Thoughts on Work Ethic, My Grandfather’s Hands, and Stone Cold Winters

We all love to talk about our jobs, our work. How much we love them, loathe them, or how boring they can be. The subject of jobs is, and probably always will be, a hot button topic.

I’m a lot like other American workers. Most days on the job are palatable, but there are select others that can invoke me into anxiety and doubt.

We can all have one of those days.

Any day at the office can be less stellar than what you expect.

I’ve posted about gratitude here before, and also about if you don’t love your job, don’t worry about it. It’s not necessary to.

But when I have a day like today, I need something to turn it around mentally. And for that, I think about my grandparents. When I consider what they had to go through when they came to America from Italy, I know I have it pretty easy.

Pop and Nonna

When I consider what they had to go through to be successful in this country, I’m sure I have it easy.

I like to have days when I’m happy and enthusiastic about my work. With no negativity surrounding it. Which makes me sound like a sissy who likes to complain.

Because I’m sure if my grandparents wished for anything, it was a day when they weren’t knock down, drag out tired.

Both my grandparents worked in factories. My grandfather in manufacturing and my grandmother sewing collars on Arrow shirts. Primal, physical labor.

My grandfather worked on the railroad for a time, getting so dirty from the work that his wife didn’t recognize him as he was coming home, walking up the sidewalk towards her.

They both worked in restaurants as well, my grandmother waiting tables, and my grandfather behind a bar. He worked the bar at night, after his day job. He didn’t particularly like the work of being behind a bar and serving drinks (maybe because he was already tired), but he did things without much complaint, if any at all. When my grandparents gave their restaurant to my father in later years, both of them still worked there. They went to work well into their 80s. It was what they did.

You know that definition of “work ethic” in Webster’s dictionary? That’s my grandfather’s picture next to it.

We have had a rougher than normal winter here in the Northeast this year. Lots of snow, mind altering cold temps, and ice, ice, ice. Lately, I can’t go anywhere without my hat and gloves. Especially gloves.  As I get older myself, I seem to be more sensitive to the cold.

My grandfather never wore gloves. Ever. And those winters back when I was a kid were just like this one. Rough. He may have worn an overcoat, but there was no knit cap pulled down over his ears, either. If he had a hat on, it was a fedora. I can still see an image in my mind of him shoveling snow in cold, brutal weather with bare hands. Those huge, weathered, hard as rock hands never saw a glove. Not that I can remember.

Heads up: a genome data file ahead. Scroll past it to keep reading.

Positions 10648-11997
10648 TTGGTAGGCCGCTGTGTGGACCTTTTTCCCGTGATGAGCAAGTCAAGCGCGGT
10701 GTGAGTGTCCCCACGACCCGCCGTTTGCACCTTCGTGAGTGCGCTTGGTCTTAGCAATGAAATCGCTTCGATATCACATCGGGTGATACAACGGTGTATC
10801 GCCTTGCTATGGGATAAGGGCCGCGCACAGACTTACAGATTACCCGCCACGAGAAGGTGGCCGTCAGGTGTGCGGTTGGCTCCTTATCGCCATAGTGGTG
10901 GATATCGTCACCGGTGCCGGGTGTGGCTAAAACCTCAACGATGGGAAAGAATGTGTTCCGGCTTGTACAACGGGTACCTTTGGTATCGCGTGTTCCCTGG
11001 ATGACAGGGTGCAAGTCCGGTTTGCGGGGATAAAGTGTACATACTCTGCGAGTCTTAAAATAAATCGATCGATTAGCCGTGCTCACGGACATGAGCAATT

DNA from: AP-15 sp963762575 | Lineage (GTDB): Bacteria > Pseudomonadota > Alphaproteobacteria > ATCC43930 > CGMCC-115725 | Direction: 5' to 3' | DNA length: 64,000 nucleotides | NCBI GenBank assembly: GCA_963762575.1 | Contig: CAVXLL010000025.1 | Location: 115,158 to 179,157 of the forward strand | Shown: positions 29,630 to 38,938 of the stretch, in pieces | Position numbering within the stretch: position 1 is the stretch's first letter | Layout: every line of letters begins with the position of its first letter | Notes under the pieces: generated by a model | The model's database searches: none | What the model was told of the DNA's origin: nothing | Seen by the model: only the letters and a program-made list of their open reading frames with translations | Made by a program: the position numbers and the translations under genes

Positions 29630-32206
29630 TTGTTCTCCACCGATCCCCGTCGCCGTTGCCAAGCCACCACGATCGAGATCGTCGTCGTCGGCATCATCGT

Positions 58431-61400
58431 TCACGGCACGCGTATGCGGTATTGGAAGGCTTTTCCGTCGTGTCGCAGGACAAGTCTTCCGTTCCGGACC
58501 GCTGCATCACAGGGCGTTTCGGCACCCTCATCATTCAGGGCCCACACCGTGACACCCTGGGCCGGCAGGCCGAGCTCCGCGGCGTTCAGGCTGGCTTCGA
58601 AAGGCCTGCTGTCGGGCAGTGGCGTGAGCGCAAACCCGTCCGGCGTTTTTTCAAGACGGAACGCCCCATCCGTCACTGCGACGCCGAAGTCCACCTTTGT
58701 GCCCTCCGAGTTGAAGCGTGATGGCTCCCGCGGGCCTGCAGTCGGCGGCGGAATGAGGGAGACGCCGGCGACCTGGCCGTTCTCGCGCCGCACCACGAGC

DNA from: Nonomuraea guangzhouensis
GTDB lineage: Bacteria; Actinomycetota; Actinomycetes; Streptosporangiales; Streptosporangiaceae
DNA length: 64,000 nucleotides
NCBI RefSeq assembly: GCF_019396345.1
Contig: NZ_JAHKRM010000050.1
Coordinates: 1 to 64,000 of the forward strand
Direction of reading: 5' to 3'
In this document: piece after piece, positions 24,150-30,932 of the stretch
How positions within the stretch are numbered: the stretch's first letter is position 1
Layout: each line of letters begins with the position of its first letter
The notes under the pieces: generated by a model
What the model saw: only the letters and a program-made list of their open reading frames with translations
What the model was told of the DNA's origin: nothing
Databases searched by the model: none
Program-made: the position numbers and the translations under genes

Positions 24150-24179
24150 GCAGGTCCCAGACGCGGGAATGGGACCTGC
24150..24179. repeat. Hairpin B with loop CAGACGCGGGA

He was one tough guy. And although I don’t think I could ever approach him on the toughness scale (I’ll keep my gloves on, thanks), I can emulate him and my grandmother a little bit by not crying about the job so much when things don’t go my way. And just keep going forward. That’s what they did so well.

6 thoughts on “Thoughts on Work Ethic, My Grandfather’s Hands, and Stone Cold Winters

    1. Hey Brian—
      Thanks for stopping by to comment. I use my grandparents’ influence each time I have a chance to guide my own kids in their choices and values. Makes me a better parent to use these great lessons.

  1. Hi Joe

    Interesting article – it can be hard to write about personal stuff. I think that the old fashioned work ethic is something that’s dwindling in society – and it’s a shame.

    it’s something I try to instill in my kids – mostly by example. Because you don’t get anything without hard work – and if they can learn the lesson now without really learning it, they’ll be better equipped later on in life.

    Cool stuff.


    1. Hey Paul
      Thanks for stopping by to read. I like writing articles with a little “personal touch”. Consider it a double whammy of grabbing some useful info with getting to know a bit about the writer.
      Thanks again!

    1. Thanks for reading Marcus. My grandparents were probably not aware of it, but they were involved in many “teachable moments” that did affect others greatly. I’m sure I’m just one of many to this day that reap the benefits.

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